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Smart Parent’s Guide to Why Kids Should Not Have Dairy Products

The following is an excerpt from The Smart Parent’s Guide to Raising Vegan Kids (July 2018, Skyhorse Publishing) by vegan blogger and former meat-eater Eric C. Lindstrom.

Milk is not easy to quit.

From a glass of cold milk and thick Greek yogurt to creamy ice cream and melty cheese, so many favorite foods are made from milk or contain milk. However, that being said, it is the single most important animal byproduct to eliminate from your family’s diet.

Two of the foremost authorities on the dangers of milk in a person’s diet today are Drs. T. Colin Campbell and Thomas M. Campbell, co-authors of the best-selling book The China Study who have written volumes on the health dangers of milk. T. Colin Campbell once told me personally that he thinks milk is more important to remove from your diet than even meat for health reasons. (Still, remove meat.) We’ve been fed the myth that humans need milk for calcium, even while clinical research shows that calcium in dairy products have little or no benefit for bones. People often drink milk in order to obtain vitamin D in their diets, unaware that they can receive vitamin D through other sources (including a ten-minute walk outside during daylight). Actually, few foods naturally contain vitamin D, and no dairy products naturally contain this vitamin. Fortified cereals, grains, bread, orange juice, and soy or rice milk are excellent options for providing vitamin D through diet, as are mushrooms, which also happen to be my favorite pizza topping.

Dr. T. Colin Campbell calls casein, the animal protein found only in milk, the number one fuel for the cancer fire.

Amazingly, consumption of dairy products has also been linked to higher risk for various cancers, especially cancers of the reproductive system—prostate, ovarian, and breast cancers. In fact, Dr. T. Colin Campbell calls casein, the animal protein found only in milk, the number one fuel for the cancer fire.

And what about pesticides? Polychlorinated biphenyls (PCBs) and dioxins are examples of contaminants found in milk. According to Dr. Campbell, dairy products contribute about one-fourth to one-half of our dietary intake of total dioxins, and these toxins do not readily leave the body and can eventually build to harmful levels that may affect the immune, reproductive, and central nervous systems. Moreover, these PCBs and dioxins have also been linked to cancer.

Milk proteins, milk sugar, fat, and saturated fat in dairy products pose health risks and encourage the development of obesity, diabetes, and heart disease—in children. So, why are parents so set on introducing dairy to their bright-eyed, freshly-weaned infants?

When preparing to write this book, I went straight to Dr. Tom Campbell, who happens to be a friend of mine and the father of a vegan toddler and a newborn. “How bad is milk for humans?” I asked. “And how are you sure your kids are getting enough nutrition without it?”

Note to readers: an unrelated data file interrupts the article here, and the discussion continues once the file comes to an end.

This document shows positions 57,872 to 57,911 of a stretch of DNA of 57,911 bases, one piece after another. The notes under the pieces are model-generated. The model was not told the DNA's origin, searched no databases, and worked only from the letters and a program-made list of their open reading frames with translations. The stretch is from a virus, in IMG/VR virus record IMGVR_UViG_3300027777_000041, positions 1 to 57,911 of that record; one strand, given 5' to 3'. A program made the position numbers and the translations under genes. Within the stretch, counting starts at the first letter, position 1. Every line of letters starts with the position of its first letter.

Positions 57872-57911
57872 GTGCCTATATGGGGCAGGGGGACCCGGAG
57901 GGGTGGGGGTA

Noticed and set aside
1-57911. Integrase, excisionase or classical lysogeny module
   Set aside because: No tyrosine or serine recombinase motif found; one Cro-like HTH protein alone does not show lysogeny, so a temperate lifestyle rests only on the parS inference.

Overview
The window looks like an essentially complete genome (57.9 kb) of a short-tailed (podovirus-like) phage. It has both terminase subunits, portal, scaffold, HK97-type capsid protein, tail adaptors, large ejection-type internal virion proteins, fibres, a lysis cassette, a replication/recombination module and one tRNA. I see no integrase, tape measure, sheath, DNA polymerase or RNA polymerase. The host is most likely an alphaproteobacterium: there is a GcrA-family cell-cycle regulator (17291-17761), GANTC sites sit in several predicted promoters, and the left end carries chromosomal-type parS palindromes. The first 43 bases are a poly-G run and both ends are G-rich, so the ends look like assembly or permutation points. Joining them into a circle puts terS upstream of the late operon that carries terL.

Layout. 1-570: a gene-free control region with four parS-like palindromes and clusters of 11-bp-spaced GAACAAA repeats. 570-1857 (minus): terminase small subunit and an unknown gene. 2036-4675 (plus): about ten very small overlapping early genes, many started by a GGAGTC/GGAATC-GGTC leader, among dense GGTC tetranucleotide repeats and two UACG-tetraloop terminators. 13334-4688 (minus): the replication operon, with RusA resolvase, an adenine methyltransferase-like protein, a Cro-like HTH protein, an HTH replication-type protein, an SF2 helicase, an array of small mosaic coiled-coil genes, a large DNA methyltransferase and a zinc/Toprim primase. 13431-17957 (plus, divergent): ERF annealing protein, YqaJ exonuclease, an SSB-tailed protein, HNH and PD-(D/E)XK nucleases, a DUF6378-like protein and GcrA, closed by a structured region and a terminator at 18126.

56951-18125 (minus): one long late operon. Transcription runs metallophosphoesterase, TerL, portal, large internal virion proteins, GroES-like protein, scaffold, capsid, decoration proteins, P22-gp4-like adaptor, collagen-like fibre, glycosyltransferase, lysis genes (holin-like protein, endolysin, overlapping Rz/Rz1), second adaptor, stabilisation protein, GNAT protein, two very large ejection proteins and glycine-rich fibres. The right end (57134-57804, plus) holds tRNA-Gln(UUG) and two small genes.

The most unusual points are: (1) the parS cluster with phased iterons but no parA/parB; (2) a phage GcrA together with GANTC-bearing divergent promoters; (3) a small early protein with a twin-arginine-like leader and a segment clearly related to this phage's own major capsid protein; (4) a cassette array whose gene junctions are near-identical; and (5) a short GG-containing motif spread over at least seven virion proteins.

“Pediatricians have been taught that dairy is essential,” Campbell said. “It’s in all the standard pediatrics histories that we learn to go over with parents. Oftentimes, the standard American kid diet is loaded with cheese. Lots and lots of cheese, several times a day, with snacks of yogurt and milk over sugar cereal. In this case, dairy would be a great target number one [to eliminate].

Whole-food, plant-based diets are richer in most, but not all, nutrients. Having looked at this question in detail, I feel confident about this. We supplement our older kid, who is weaned, with B12 and vitamin D, and occasionally iodine (we don’t eat many sea vegetables, which are rich in iodine). Our newborn is exclusively breastfed, and my wife supplements with B12 and D and occasionally some iodine.

Apart from the number crunching aspect of having looked at the nutrient content of a well-planned plant-based diet, we also know that our kids are growing and developing well, which is reassuring.

In general, this is the way most physicians assess whether a kid is getting enough calories and nutrients in general: growth and development.”

Adding an extra glass of milk was also associated with a 15 percent increased risk of death from heart disease.

Years ago, I had a friend whose physical therapist told her to cut out dairy as it was possibly the cause of her back pain. Back then, during my omnivorous days, I refused to believe that milk could be bad for your bones (and that I would ever take something like milk away from my kid). I was one of the millions of people who have been lied to about the health benefits of dairy. Years later, as a vegan, I actually met her physical therapist. I retold this story to her and found out that my friend’s back pain has since completely gone away since giving up dairy.

A recent study, published in the British Medical Journal, examined milk intake and its relationship to risk of bone fractures, death from “any cause,” and death from cardiovascular disease and cancer in a large group of Swedish men and women. Contrary to what you might expect, among middle-aged and older women, each additional glass of milk consumed daily was associated with a 9 percent increased risk of hip fracture and a 15 percent increased risk of death from any cause. Adding an extra glass of milk was also associated with a 15 percent increased risk of death from heart disease.

This is why your own grandmother or grandfather has fallen and can’t get up. Since they were a little child, they were told that milk was helping with their bone density when, in fact, the opposite was taking place.

This was an excerpt from The Smart Parent’s Guide to Raising Vegan Kids (July 2018, Skyhorse Publishing) by vegan blogger and former meat-eater Eric C. Lindstrom.

Copyright 2019 Center for Nutrition Studies. All rights reserved.

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